Lithines is a large village located 26km southwest of Sitia, which is considered to have taken its name after the Byzantine feudal noble Loukas Litinos. In the middle of the village there was a three-storey Venetian tower, built by the Venetians to secure their dominance over the wider region. It is considered that the tower belonged to the feudal family of Francesco Vlachos, as the crest of the Vlachos family is still surviving on a tomb in Agios Athanasios church. When the Turks conquered the region of Sitia, they found the tower in excellent condition and used it immediately so as to oversee the area.
In 1828, rebels from Gramvousa fortress, led by G. Tsouderos, managed to liberate the province and force the Ottomans to find shelter in the local towers and forts. The Turks coming from Lithines and Roukaka (current Chrysopigi village), 140 armed men and 250 women, found shelter in the tower of Lithines. The rebels besieged the tower for two days, but the Turks resisted bravely. In contrast, they managed to kill 14 Greek by shooting at them.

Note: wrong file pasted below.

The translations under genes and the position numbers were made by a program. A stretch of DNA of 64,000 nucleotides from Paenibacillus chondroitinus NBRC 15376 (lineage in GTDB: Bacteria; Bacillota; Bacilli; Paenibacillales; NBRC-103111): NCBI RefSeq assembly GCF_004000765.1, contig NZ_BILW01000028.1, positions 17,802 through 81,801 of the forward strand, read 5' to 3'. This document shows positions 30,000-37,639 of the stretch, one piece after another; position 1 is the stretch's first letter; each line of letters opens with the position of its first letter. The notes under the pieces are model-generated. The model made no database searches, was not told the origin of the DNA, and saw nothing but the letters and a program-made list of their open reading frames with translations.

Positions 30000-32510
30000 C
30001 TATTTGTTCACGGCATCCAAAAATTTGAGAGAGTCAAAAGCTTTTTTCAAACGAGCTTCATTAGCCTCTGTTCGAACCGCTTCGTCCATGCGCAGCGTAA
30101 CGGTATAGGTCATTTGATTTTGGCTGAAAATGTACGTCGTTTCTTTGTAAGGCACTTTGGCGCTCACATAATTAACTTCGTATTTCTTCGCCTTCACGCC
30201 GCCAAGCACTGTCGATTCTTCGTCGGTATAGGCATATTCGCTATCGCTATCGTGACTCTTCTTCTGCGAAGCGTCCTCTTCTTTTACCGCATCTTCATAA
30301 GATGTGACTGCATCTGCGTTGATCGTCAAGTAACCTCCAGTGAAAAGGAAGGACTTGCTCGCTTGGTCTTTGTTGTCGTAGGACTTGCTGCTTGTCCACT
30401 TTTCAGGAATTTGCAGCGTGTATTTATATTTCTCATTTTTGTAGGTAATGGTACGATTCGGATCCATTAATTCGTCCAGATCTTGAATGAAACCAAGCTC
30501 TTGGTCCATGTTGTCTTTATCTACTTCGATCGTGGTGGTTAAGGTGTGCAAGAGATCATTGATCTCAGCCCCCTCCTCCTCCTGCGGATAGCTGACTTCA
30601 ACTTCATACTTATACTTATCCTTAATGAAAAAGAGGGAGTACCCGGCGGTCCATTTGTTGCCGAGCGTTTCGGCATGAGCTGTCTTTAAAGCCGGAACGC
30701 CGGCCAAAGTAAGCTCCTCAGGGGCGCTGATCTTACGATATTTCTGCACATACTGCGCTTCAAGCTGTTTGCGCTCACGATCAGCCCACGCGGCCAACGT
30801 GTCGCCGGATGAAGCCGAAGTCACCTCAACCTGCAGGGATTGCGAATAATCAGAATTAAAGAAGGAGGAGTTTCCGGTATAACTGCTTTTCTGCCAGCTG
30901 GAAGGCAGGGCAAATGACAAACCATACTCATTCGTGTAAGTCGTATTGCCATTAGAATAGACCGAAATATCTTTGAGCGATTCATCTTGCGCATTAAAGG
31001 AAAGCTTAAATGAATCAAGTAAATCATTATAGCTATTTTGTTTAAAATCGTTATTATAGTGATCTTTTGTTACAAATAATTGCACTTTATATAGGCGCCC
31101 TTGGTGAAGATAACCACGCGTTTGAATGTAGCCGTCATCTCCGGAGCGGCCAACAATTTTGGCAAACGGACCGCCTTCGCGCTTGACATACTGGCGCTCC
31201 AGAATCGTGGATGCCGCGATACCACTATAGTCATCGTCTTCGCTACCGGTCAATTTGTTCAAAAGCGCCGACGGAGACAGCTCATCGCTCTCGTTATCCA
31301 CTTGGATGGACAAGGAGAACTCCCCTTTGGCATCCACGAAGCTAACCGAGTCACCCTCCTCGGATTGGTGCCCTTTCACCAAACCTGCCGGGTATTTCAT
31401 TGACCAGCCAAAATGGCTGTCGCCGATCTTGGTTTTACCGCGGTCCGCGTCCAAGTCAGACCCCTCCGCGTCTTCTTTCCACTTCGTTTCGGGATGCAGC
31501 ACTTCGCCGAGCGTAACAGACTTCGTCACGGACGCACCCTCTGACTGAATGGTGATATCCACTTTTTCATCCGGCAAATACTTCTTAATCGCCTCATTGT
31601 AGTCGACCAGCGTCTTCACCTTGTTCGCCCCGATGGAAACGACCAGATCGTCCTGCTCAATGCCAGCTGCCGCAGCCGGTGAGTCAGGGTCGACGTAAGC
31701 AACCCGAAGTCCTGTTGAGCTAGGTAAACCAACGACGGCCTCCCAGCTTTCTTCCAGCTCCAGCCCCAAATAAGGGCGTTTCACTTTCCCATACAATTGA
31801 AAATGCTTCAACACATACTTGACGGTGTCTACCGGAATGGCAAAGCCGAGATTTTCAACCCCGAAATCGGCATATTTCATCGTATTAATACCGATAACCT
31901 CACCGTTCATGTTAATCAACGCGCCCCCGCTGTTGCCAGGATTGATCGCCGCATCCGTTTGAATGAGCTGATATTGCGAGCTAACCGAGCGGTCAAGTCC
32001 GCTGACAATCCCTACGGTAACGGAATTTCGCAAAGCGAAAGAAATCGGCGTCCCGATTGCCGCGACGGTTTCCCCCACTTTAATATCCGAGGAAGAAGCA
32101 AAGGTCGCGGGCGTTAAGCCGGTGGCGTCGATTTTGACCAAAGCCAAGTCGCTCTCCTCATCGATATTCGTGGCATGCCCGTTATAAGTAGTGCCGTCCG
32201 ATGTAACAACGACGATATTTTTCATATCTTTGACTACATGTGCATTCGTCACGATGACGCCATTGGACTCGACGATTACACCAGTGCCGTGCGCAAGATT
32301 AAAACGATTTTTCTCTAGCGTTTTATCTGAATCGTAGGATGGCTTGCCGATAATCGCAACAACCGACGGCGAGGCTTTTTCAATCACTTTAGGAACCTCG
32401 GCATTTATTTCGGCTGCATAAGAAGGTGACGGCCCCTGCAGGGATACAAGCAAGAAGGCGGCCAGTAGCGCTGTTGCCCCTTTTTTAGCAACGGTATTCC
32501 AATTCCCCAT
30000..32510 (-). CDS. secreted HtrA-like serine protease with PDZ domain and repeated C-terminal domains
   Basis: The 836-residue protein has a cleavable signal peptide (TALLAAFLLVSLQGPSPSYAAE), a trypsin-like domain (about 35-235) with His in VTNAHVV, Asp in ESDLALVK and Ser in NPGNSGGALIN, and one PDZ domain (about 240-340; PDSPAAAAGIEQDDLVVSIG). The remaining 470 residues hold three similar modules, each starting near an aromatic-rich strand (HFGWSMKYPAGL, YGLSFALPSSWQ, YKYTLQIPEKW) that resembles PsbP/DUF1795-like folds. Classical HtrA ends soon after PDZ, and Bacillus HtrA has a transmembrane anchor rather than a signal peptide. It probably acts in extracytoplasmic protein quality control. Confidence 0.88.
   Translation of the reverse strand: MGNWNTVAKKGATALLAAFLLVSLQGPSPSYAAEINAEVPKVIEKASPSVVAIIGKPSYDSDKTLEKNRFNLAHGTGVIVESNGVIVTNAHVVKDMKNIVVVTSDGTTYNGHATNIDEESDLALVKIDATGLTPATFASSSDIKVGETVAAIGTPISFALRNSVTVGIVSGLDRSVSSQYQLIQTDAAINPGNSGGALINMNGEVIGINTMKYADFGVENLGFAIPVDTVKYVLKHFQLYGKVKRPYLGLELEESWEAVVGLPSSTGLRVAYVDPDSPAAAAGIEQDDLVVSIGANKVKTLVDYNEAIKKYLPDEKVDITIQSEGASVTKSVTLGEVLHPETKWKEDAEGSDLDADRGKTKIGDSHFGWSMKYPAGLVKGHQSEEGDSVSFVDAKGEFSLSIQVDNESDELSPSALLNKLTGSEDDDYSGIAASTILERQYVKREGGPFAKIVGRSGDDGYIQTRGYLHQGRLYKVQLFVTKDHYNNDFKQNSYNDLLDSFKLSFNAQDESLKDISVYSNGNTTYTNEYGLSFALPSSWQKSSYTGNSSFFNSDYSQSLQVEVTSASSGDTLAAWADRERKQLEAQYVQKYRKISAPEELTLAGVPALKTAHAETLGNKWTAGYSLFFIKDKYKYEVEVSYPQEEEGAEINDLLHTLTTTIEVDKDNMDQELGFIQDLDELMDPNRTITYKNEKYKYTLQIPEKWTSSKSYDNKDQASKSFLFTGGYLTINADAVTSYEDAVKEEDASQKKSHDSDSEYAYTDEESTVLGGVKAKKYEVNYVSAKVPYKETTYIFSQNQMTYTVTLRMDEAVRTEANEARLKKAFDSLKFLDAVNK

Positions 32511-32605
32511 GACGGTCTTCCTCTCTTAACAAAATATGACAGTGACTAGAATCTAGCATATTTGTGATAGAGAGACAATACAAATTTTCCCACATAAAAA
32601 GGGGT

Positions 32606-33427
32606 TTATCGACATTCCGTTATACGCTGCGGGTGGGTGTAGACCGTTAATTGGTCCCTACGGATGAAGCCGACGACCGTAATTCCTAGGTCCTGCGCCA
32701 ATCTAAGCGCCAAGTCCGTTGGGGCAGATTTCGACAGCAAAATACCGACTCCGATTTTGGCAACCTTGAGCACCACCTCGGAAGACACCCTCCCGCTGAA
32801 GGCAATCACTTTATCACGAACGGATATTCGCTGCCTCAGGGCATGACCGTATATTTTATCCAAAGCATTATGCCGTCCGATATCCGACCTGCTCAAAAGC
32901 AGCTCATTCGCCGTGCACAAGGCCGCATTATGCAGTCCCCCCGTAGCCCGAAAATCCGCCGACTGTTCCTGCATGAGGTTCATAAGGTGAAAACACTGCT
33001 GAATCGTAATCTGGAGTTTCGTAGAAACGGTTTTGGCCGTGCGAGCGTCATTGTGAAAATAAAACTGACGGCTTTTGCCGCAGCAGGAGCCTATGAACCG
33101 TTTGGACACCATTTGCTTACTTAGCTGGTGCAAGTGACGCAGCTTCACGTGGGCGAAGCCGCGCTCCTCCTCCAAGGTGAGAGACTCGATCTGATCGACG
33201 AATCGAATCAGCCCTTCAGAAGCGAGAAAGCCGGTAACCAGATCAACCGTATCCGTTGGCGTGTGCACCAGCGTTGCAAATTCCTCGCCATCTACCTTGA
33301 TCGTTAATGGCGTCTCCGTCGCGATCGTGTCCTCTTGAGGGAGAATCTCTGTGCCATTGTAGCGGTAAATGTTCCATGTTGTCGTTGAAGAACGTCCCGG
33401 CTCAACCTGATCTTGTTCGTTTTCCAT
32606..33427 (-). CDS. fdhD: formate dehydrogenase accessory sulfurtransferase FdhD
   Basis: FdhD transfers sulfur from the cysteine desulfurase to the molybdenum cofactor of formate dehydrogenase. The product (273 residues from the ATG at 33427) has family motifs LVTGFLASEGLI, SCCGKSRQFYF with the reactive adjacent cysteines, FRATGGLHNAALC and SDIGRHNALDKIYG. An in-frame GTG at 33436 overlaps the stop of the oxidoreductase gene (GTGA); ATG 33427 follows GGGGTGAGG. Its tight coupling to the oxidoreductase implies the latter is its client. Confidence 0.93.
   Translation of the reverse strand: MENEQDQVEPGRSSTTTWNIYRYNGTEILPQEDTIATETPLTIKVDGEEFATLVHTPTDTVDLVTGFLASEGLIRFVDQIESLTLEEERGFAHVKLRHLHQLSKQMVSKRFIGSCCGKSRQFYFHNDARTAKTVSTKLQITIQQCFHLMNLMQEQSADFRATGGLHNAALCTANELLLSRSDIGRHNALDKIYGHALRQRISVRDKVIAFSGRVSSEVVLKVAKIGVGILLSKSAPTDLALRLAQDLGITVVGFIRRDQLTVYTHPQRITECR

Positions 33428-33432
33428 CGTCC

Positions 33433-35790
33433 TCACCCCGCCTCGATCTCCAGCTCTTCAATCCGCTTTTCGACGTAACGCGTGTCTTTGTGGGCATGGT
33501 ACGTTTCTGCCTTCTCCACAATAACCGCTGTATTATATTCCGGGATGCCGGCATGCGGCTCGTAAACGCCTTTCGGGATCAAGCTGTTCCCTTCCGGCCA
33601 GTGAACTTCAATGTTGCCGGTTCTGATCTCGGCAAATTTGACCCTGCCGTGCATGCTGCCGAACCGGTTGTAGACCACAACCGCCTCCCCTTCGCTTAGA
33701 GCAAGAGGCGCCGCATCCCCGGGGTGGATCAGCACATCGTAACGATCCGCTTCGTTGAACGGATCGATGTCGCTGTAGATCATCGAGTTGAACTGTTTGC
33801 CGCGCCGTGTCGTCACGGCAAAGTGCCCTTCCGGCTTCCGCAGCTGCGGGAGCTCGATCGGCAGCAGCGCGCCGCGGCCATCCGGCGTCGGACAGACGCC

Eventually, Tsouderos and a Sfakian soldier, called Platsis, managed to approach the tower, open a hole in the wall and put in a jug filled with gunpowder. They, put the wick on fire and the dynamite exploded. After the explosion, the tower caught fire and the Turks tried to extinguish it. However, the panicked Turks threw a barrel with raki (Cretan spirit - alcohol) on the fire and the tower lit up like a firework. Thus, all of them were burned alive except from a woman who jumped onto a mattress placed under the tower by the rebels. There were some gruesome testimonies, saying that while burning sounds were heard coming from the eyes popping out…
The tower was never restored and, thus, there is nothing today left of this monument. However, a reference to it was necessary, due to the story it hides.